DUBLIN/BRUSSELS/BERLIN (Own report) - In the run-up to next week's EU summit, a German EU politician has threatened the Irish government with "disastrous consequences". According to the influential German CDU member of the European Parliament, Elmar Brok, it is imperative that Dublin present its concrete proposals for winning a second referendum on the "Lisbon Treaty" at the meeting of the EU heads of states and governments. They are under time pressure because of a possible change of government in London. Meanwhile there is talk in Brussels of bringing sanctions against Dublin, if the treaty is not soon ratified, Ireland may possibly have to renounce on its EU Commissioner. At the same time high-ranking German European parliamentarians have launched a campaign against the Irish treaty opponents. Their agitation for the "No" was possibly financed by the US military and secret services, alleges the president of the European Parliament, Hans-Gert Poettering (CDU). The German media is claiming that there is a "conspiracy of anti-Europeans." This is because opponents of the treaty are seeking to forge an EU-wide alliance of Euro-skeptics for the coming EU Parliamentary elections next June. There is an attempt to stigmatize the Euro-skeptics as influence agents of the CIA. more…

BERLIN/DUBLIN | | irland

BERLIN/DUBLIN (Own report) - A German EU politician is demanding the subordination of all EU governments to a common PR strategy. It is "a scandal" that "the Council of Ministers and therefore the governments of the EU" have "refused to establish a common communications concept with the European Parliament and Commission" declared the member of the European Parliament (MEP) Jo Leinen of the SPD party. This criticism arose from the attempts to induce the population of Ireland, using intensive propaganda, to vote "Yes" to the Lisbon Treaty in a second referendum. These PR measures must be carried out in all EU nations, because resistance can be expected everywhere, insists Leinen. In the meantime, the schedule for the next steps in the process of implementation of the Lisbon Treaty is becoming concrete in Dublin. This foresees a repetition of the referendum next year. Berlin is pushing for an early date, before the European parliamentary elections. The core European states' pressure, demanding a precipitated second referendum, is causing serious controversy in Ireland. The vast majority of the population rejects the revision of their last June's "No". more…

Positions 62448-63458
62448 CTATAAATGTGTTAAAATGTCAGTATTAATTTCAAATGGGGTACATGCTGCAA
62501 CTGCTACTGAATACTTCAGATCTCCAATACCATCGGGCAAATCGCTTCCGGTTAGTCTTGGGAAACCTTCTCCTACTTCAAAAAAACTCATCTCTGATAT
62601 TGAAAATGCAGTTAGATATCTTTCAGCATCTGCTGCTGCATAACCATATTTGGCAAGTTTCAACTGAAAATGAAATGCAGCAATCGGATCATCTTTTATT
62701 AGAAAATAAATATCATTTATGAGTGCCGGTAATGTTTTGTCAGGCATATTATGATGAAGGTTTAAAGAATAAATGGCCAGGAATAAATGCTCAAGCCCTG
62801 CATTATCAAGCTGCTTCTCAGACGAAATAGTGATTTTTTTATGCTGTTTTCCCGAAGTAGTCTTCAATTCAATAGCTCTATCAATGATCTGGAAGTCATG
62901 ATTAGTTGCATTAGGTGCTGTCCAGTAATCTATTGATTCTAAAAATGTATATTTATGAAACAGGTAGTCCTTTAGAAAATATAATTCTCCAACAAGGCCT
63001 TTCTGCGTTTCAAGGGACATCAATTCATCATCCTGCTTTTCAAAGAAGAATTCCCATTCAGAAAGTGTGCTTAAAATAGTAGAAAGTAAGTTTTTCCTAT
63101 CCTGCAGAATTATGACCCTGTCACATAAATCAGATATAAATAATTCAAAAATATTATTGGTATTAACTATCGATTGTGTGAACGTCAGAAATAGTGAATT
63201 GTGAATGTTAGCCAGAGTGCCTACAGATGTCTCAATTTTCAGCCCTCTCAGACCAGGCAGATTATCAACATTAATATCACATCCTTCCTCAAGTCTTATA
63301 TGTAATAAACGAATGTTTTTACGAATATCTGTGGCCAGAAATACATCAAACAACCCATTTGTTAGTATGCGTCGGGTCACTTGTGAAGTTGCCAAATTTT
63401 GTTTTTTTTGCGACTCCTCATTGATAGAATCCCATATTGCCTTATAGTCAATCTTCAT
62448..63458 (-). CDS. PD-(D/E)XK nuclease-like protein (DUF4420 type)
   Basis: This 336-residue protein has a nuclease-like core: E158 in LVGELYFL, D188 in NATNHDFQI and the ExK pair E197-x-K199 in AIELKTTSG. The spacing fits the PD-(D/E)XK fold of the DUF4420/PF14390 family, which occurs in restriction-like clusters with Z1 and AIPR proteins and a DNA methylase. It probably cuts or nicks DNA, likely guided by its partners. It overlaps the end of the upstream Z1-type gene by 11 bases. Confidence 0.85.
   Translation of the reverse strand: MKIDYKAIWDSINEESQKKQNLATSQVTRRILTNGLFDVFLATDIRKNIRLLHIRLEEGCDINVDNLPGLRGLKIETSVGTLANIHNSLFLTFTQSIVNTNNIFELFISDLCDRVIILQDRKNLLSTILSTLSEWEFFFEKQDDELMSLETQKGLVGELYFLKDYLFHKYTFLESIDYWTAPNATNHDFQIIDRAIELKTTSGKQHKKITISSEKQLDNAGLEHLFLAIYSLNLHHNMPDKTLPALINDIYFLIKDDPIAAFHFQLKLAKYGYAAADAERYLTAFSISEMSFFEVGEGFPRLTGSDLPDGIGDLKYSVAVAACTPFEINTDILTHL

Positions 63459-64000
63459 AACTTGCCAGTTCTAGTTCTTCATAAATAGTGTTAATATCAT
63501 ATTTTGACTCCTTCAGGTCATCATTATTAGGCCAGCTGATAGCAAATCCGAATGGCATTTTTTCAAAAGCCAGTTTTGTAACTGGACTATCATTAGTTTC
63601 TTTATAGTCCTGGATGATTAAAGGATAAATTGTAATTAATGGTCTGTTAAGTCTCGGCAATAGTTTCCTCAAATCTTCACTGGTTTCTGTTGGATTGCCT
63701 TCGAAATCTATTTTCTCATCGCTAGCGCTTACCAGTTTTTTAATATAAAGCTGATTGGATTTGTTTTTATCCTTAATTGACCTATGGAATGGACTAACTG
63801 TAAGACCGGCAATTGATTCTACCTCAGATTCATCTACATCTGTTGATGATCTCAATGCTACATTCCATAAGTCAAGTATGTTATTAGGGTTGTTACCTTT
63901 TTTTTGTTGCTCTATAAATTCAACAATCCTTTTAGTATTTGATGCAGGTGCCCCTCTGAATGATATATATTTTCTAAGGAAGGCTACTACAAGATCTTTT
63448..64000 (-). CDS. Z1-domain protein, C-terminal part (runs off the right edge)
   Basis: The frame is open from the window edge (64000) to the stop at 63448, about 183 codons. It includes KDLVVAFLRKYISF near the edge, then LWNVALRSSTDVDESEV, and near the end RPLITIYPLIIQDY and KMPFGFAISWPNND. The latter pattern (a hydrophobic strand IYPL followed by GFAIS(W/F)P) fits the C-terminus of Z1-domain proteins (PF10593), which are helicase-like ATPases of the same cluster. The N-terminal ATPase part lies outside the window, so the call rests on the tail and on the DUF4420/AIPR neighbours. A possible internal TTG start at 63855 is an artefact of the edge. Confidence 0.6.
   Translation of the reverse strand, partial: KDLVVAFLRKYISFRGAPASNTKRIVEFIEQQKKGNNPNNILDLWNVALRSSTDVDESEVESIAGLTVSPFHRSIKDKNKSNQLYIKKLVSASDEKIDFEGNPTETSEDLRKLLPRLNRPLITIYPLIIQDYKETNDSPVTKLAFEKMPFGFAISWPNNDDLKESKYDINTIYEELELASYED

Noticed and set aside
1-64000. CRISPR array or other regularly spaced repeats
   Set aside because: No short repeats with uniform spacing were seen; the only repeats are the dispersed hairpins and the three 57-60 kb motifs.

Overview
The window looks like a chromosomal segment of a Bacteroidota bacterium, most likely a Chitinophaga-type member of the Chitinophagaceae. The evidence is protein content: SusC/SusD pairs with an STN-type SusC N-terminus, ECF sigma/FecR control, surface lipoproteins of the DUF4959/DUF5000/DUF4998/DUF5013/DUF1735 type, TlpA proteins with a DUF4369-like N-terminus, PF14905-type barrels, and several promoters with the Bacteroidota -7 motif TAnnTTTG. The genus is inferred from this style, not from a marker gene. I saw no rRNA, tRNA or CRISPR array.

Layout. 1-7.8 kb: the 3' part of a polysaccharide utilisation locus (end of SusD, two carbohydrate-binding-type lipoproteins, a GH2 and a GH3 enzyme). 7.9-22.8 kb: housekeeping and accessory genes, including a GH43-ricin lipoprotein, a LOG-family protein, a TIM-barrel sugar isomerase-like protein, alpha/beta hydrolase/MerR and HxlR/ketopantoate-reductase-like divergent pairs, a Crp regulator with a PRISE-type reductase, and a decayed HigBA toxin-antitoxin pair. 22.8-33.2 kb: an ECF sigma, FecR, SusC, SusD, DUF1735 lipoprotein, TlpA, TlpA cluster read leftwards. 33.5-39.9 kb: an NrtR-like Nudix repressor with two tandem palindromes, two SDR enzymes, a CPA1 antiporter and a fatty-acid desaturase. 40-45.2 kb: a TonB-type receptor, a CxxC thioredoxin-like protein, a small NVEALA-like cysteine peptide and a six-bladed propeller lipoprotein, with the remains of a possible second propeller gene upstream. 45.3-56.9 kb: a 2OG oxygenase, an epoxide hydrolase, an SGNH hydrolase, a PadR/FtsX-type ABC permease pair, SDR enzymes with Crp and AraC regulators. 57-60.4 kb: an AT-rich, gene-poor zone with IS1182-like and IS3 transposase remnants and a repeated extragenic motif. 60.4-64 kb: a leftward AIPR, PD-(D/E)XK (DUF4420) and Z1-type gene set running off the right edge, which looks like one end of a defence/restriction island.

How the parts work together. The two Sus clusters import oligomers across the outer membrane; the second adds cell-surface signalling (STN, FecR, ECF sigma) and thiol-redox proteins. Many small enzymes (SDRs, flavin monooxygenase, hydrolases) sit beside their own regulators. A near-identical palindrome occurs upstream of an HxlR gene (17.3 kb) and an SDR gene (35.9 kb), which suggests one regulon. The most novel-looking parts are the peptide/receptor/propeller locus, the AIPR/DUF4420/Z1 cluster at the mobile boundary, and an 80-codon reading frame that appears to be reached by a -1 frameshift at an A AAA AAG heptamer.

Plan B

BERLIN/DUBLIN | | irland

BERLIN/DUBLIN (Own report) - Systematically using threats, German government policy makers for European affairs are trying to intimidate Ireland into repeating the Lisbon Treaty referendum. According to interviews and analyses subsequent to last Friday's "No" vote, it is being suggested that a few insignificant concessions be added to the treaty and again voted upon - possibly linked to the question of Ireland's remaining in the EU. To enable the Irish government to impose a second referendum, plans are being forged to bring the Lisbon Treaty into effect - even without Ireland which could, to a large extent, isolate Ireland. The creation of a German-French "core Europe" remains an alternative option. Since, according to Berlin, the implementation of these plans would mean the end of all democratic legitimacy of the European Union, they should as a first step merely serve as a threat, while simultaneously, if the Irish refuse to yield to these intimidation efforts, being an introduction of a concrete policy option. The prerequisite is that all of the other EU member states ratify the treaty, as demanded by the German government. more…

Roger Cole | DUBLIN | | irland
(Roger Cole)

DUBLIN german-foreign-policy.com interviewed Roger Cole on Irish neutrality and the Lisbon Treaty referendum. Roger Cole is Chair of the Irish Peace and Neutrality Alliance (PANA, www.pana.ie). more…

DUBLIN/BERLIN | | irland

DUBLIN/BERLIN By using pressure and heavy threats, Berlin is seeking to prevent a "No" to the EU treaty in Ireland's referendum on June 12. The EU Parliament's President Hans-Gert Poettering (CDU) is demanding that "politicians of all sides" in Dublin explain the advantages of the EU to the population. Elmar Brok (CDU), a member of the European Parliament, declared that a "debate on Ireland's withdrawal" from the EU should not be excluded, if the treaty is rejected. According to opinion polls, the approval sought by Berlin, is in danger and therefore also the EU treaty's coming into force, which would permit the smooth appointment of a European foreign minister and the corresponding European foreign service, along with preparations for establishing a European army. These objectives are very important to the German government, as Foreign Minister Steinmeier recently confirmed. Fearing to be drawn into Europe's future wars, many Irish are insisting on their country's neutrality. They are rejecting the "EU treaty", because it would accelerate the EU foreign policy's further standardization and militarization. Giving in to pressure from Berlin, the Irish government is campaigning against a significant portion of its own population, and therefore drawing criticism. more…